University of the Ryukyus Repository >
Faculty of Medicine >
Peer-reviewed Journal Articles (Faculty of Medicine) >
|Title ||:||Understanding leptospirosis eco-epidemiology by environmental DNA metabarcoding of irrigation water from two agro-ecological regions of Sri Lanka|
|Authors ||:||Gamage, Chandika D.|
|Issue Date ||:||23-Jul-2020 |
|Abstract ||:||Background:Leptospirosis is one of the most significant zoonoses across the world not only because of its impact on human and animal health but also because of the economic and social impact on agrarian communities. Leptospirosis is endemic in Sri Lanka where paddy farming activities, the use of draught animals in agriculture, and peridomestic animals in urban and rural areas play important roles in maintaining the infection cycle of pathogenic Leptospira, especially concerning animals as a potential reservoir. In this study, an environmental DNA (eDNA) metabarcoding methodology was applied in two different agro-ecological regions of Sri Lanka to understand the eco-epidemiology of leptospirosis.
Methodology/Principal findings:Irrigation water samples were collected in Kandy District (wet zone mid-country region 2) and Girandurukotte, Badulla District (intermediate zone low-country region 2); and analysed for the presence of pathogenic Leptospira, associated microbiome and the potential reservoir animals. Briefly, we generated PCR products for high-throughput sequencing of multiple amplicons through next-generation sequencing. The analysis of eDNA showed different environmental microbiomes in both regions and a higher diversity of Leptospira species circulating in Kandy than in Girandurukotte. Moreover, the number of sequence reads of pathogenic Leptospira species associated with clinical cases such as L. interrogans was higher in Kandy than in Girandurukotte. Kandy also showed more animal species associated with pathogenic bacterial species than Girandurukotte. Finally, several pathogenic bacterial species including Arcobacter cryaerophilus, responsible for abortion in animals, was shown to be associated with pathogenic Leptospira.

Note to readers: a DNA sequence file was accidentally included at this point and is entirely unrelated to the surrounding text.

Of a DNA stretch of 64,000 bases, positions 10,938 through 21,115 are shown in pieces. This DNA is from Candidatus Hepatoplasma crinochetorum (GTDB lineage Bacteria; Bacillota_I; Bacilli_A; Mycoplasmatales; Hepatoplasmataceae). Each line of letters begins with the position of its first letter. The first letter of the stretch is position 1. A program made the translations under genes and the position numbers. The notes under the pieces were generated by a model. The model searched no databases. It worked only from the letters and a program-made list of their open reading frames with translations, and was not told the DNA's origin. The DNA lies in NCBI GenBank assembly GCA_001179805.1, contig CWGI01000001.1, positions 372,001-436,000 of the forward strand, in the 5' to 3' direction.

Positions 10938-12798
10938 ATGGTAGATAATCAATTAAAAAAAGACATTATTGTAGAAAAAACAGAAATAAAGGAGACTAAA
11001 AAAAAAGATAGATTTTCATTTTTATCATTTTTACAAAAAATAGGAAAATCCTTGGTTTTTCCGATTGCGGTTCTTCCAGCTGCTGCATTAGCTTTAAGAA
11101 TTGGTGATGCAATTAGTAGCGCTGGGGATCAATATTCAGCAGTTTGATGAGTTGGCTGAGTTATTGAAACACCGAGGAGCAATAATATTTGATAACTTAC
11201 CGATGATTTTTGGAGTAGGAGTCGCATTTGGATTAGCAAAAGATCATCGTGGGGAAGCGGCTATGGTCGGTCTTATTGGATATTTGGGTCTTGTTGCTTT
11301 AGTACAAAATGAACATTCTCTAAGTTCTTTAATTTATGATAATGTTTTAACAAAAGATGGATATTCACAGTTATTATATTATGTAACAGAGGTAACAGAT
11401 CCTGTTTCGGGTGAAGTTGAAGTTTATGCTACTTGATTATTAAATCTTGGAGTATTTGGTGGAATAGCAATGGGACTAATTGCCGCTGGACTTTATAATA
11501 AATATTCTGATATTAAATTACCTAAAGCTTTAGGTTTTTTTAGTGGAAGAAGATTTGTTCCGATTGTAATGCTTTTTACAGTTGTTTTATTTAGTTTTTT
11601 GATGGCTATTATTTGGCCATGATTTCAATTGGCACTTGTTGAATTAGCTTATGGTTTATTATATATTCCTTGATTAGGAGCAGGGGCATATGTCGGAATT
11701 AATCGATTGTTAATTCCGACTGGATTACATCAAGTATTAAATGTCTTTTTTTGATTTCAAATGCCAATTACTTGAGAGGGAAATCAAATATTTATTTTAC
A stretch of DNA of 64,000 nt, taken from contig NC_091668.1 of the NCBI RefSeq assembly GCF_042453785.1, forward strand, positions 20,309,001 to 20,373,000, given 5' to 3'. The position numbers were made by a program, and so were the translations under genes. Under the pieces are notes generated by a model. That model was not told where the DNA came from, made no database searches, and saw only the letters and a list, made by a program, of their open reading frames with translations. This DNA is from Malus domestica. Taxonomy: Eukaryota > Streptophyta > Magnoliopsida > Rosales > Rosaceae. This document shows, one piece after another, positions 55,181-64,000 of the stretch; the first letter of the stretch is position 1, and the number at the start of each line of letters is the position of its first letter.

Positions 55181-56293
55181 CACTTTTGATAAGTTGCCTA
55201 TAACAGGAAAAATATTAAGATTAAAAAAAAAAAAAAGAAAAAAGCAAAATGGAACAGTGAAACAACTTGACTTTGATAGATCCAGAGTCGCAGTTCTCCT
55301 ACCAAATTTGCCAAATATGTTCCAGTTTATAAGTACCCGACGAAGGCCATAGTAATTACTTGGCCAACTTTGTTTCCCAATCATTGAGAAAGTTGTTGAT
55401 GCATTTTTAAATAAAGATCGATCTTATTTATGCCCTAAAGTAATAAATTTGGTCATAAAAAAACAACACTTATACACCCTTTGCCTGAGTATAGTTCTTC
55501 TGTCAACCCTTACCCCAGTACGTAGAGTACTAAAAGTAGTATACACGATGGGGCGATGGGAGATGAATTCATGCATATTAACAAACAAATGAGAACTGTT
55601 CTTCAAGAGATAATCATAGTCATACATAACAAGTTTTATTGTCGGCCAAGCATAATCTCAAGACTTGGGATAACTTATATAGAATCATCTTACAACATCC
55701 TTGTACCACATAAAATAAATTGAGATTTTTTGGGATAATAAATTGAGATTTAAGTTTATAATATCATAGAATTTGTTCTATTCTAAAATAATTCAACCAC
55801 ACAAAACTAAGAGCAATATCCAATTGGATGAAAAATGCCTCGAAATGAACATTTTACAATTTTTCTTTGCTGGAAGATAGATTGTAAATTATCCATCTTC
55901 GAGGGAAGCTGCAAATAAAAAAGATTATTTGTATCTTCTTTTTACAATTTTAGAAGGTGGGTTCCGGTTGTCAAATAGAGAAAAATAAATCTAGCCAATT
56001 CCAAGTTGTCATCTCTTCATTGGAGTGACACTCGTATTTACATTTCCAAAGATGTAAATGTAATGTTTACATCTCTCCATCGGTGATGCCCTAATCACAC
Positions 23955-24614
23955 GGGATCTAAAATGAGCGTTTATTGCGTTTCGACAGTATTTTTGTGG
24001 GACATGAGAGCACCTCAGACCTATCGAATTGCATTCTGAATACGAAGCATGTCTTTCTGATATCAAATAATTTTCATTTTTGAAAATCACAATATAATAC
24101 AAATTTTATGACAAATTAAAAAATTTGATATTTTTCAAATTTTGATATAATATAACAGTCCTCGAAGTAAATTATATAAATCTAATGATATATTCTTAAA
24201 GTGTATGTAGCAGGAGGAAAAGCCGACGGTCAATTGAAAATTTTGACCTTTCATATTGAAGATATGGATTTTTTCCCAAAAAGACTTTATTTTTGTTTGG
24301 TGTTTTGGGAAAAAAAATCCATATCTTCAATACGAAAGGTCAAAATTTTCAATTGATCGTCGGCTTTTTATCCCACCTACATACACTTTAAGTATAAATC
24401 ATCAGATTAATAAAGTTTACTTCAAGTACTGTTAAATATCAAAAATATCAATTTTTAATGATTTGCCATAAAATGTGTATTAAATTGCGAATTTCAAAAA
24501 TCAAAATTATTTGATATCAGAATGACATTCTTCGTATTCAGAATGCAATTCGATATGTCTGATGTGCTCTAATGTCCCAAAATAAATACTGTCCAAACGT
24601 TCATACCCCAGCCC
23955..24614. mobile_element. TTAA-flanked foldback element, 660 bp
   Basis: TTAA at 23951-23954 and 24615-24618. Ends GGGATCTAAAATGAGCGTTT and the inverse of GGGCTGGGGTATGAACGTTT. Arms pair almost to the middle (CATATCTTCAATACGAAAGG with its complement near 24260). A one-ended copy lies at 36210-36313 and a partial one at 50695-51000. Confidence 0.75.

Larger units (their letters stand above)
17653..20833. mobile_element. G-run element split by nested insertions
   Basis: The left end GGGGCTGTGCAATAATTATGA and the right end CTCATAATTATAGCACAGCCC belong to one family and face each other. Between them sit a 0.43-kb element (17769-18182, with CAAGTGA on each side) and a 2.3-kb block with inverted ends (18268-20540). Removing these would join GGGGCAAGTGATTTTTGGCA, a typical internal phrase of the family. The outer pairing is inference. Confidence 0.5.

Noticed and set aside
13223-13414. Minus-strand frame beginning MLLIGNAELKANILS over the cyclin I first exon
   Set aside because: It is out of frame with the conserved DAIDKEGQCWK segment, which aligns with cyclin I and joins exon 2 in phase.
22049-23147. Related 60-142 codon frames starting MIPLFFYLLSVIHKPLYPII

Conclusions/Significance:Leptospirosis has been considered to be endemic in wet regions, consistently, leptospiral sequences were detected strongly in Kandy. The great Leptospira species diversity in Kandy observed in this study shows that the etiological agents of leptospirosis in Sri Lanka might be underestimated. Furthermore, our eDNA metabarcoding can be used to discriminate bacterial and animal species diversity in different regions and to explore environmental microbiomes to identify other associated bacterial pathogens in the environment.|
|Type Local ||:||雑誌掲載論文|
|Publisher ||:||Public Library of Science|
|Citation ||:||PLoS Neglected Tropical Diseases Vol.14 no.7 |
|Appears in Collections||:||Peer-reviewed Journal Articles (Faculty of Medicine)|
Files in This Item: